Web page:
Private-equity firms are getting more involved in the health-care game, and not just from the acquisition side. To cut costs, they're buying health-care plans for their portfolio companies.
The Riverside Co., a private-equity firm with three funds totaling $1.3 billion, is rolling out a plan to the majority of its 51 companies. The plan, offered by United Healthcare Services, the first insurer to provide health coverage specifically for private-equity firms, allows Riverside's companies to cut costs by aggregating their employees. Other private-equity firms purchasing health care for their respective portfolio companies include The Carlyle Group and Baird Capital Partners.
The move fits into Riverside's strategy of gaining volume discounts by making some purchases at the firm level. "Some private-equity firms, when they aggregate their portfolio companies, can have almost the same buying power as a GE," says Pat Brady of consultancy Crawford Advisors. Riverside also purchases shipping, travel, and telephony services for the companies it owns.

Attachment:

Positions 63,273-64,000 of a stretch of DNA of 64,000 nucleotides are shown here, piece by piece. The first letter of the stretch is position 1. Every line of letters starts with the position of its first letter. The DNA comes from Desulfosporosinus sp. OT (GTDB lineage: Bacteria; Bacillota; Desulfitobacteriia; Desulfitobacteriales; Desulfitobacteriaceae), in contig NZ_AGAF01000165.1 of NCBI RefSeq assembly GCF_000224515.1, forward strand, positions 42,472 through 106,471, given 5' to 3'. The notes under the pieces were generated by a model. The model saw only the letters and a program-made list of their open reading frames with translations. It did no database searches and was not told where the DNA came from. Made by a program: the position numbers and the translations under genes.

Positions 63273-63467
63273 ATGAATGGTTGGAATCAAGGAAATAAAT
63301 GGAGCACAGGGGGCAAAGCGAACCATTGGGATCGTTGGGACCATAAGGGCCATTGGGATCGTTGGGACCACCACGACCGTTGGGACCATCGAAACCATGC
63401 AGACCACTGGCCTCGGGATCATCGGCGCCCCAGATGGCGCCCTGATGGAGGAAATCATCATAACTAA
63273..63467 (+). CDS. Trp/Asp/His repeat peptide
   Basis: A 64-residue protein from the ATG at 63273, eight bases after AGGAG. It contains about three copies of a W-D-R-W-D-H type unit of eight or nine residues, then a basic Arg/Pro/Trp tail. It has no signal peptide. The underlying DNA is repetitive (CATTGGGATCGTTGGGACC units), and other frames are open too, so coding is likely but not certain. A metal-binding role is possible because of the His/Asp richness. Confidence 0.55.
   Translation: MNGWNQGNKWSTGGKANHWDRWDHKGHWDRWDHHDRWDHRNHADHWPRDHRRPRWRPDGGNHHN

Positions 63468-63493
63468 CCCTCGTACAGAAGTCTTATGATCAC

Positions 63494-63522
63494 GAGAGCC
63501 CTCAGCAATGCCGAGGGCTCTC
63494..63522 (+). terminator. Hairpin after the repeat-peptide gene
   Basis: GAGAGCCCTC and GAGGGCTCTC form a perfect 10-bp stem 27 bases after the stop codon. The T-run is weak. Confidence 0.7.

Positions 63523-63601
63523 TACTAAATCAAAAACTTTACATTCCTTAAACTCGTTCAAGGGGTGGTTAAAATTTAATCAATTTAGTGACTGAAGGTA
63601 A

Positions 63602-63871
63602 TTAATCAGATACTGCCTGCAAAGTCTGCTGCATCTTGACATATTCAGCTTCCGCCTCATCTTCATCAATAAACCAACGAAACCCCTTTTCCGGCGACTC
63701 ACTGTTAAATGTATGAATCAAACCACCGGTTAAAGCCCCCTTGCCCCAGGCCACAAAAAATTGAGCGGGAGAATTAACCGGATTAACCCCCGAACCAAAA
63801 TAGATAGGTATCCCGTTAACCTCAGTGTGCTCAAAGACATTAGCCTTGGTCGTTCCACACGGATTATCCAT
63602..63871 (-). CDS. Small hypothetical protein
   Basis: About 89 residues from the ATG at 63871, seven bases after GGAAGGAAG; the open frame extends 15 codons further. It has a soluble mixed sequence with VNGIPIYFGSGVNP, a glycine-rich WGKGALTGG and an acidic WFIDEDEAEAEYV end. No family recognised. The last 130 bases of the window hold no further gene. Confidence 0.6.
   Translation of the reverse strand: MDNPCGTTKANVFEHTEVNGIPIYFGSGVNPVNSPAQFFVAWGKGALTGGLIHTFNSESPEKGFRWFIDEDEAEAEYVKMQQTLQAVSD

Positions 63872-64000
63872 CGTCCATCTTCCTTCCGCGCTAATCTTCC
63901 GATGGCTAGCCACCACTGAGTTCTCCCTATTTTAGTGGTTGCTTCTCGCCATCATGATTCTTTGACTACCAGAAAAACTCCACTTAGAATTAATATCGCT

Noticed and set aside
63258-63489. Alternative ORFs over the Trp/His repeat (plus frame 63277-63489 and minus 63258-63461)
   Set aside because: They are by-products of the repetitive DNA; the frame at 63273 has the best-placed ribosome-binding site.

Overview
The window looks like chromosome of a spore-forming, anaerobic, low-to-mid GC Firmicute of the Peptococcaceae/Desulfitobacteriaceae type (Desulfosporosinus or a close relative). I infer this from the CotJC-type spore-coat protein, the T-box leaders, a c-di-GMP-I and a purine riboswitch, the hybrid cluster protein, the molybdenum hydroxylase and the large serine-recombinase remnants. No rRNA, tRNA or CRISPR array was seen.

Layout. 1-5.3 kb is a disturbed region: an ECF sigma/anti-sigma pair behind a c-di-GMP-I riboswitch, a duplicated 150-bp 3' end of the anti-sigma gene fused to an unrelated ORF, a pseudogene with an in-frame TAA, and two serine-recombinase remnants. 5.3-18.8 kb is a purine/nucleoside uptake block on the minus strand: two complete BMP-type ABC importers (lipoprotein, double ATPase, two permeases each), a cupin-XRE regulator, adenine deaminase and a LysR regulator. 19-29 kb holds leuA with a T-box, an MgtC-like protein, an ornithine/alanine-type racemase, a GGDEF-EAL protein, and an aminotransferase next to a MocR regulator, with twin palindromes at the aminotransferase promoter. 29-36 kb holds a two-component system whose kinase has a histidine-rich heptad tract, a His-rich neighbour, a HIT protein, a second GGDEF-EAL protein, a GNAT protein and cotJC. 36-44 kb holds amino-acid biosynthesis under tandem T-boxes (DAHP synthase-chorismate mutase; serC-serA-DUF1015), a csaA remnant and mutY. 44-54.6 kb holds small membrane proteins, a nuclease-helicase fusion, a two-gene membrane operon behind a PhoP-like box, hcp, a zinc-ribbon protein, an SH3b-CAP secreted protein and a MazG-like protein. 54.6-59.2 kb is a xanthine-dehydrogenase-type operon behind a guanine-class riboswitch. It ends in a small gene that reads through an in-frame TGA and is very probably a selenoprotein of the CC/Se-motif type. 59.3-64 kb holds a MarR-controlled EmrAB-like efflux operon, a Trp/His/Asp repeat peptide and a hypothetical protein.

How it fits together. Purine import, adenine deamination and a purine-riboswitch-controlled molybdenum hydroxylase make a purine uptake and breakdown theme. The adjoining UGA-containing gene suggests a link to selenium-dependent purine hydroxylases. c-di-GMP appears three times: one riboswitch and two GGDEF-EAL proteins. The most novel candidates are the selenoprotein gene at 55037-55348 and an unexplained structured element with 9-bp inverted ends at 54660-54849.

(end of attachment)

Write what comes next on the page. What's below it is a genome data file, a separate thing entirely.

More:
Purchasing health coverage for a portfolio of companies is much trickier, however. Because the companies are rated independently, the claims history of one company must not affect other companies that are owned by the same private-equity firm. To make sure that doesn't happen, the private-equity firm signs a master contract with the insurer guaranteeing a discount. Each portfolio company then signs a separate contract. This two-tiered structure also makes it easy to add and subtract companies from the plan as they are bought or sold by the firm. The plans allow for some customization by the individual companies. At Riverside, CFOs of portfolio companies sit on a steering committee to offer input on the master plan and exchange ideas about plan design.
Pamela Hendrickson, chief operating officer at Riverside, says some companies will remain on independent plans, which will enable Riverside to compare the savings it has been promised from aggregating the health-care purchase. "It keeps [the insurers] honest," she says. — Joseph McCafferty